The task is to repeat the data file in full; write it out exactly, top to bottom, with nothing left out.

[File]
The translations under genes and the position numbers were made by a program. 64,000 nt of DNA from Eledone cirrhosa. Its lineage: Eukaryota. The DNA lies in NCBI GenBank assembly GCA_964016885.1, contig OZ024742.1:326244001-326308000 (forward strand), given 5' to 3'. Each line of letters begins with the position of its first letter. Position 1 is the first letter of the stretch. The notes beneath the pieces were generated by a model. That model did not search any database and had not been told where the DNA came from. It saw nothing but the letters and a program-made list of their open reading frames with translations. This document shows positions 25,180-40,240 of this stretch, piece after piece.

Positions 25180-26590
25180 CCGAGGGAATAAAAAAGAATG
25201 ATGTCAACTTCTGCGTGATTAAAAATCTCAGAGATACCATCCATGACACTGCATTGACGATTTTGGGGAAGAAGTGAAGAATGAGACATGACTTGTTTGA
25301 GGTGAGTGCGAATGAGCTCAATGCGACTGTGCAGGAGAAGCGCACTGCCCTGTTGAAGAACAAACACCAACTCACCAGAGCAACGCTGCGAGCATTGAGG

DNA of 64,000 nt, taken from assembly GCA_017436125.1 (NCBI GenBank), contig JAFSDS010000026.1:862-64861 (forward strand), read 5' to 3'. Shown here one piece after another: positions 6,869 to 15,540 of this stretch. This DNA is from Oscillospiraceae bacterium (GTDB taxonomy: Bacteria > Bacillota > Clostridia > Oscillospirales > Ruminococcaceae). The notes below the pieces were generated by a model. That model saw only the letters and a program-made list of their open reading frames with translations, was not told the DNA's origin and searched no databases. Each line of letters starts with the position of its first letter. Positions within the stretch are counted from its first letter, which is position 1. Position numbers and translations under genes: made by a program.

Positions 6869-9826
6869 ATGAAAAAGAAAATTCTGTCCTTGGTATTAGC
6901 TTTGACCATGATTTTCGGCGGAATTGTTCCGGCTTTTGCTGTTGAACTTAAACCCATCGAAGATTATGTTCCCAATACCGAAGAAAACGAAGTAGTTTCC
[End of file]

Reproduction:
The translations under genes and the position numbers were made by a program. 64,000 nt of DNA from Eledone cirrhosa. Its lineage: Eukaryota. The DNA lies in NCBI GenBank assembly GCA_964016885.1, contig OZ024742.1:326244001-326308000 (forward strand), given 5' to 3'. Each line of letters begins with the position of its first letter. Position 1 is the first letter of the stretch. The notes beneath the pieces were generated by a model. That model did not search any database and had not been told where the DNA came from. It saw nothing but the letters and a program-made list of their open reading frames with translations. This document shows positions 25,180-40,240 of this stretch, piece after piece.

Positions 25180-26590
25180 CCGAGGGAATAAAAAAGAATG
25201 ATGTCAACTTCTGCGTGATTAAAAATCTCAGAGATACCATCCATGACACTGCATTGACGATTTTGGGGAAGAAGTGAAGAATGAGACATGACTTGTTTGA
25301 GGTGAGTGCGAATGAGCTCAATGCGACTGTGCAGGAGAAGCGCACTGCCCTGTTGAAGAACAAACACCAACTCACCAGAGCAACGCTGCGAGCATTGAGG

DNA of 64,000 nt, taken from assembly GCA_017436125.1 (NCBI GenBank), contig JAFSDS010000026.1:862-64861 (forward strand), read 5' to 3'. Shown here one piece after another: positions 6,869 to 15,540 of this stretch. This DNA is from Oscillospiraceae bacterium (GTDB taxonomy: Bacteria > Bacillota > Clostridia > Oscillospirales > Ruminococcaceae). The notes below the pieces were generated by a model. That model saw only the letters and a program-made list of their open reading frames with translations, was not told the DNA's origin and searched no databases. Each line of letters starts with the position of its first letter. Positions within the stretch are counted from its first letter, which is position 1. Position numbers and translations under genes: made by a program.

Positions 6869-9826
6869 ATGAAAAAGAAAATTCTGTCCTTGGTATTAGC
6901 TTTGACCATGATTTTCGGCGGAATTGTTCCGGCTTTTGCTGTTGAACTTAAACCCATCGAAGATTATGTTCCCAATACCGAAGAAAACGAAGTAGTTTCC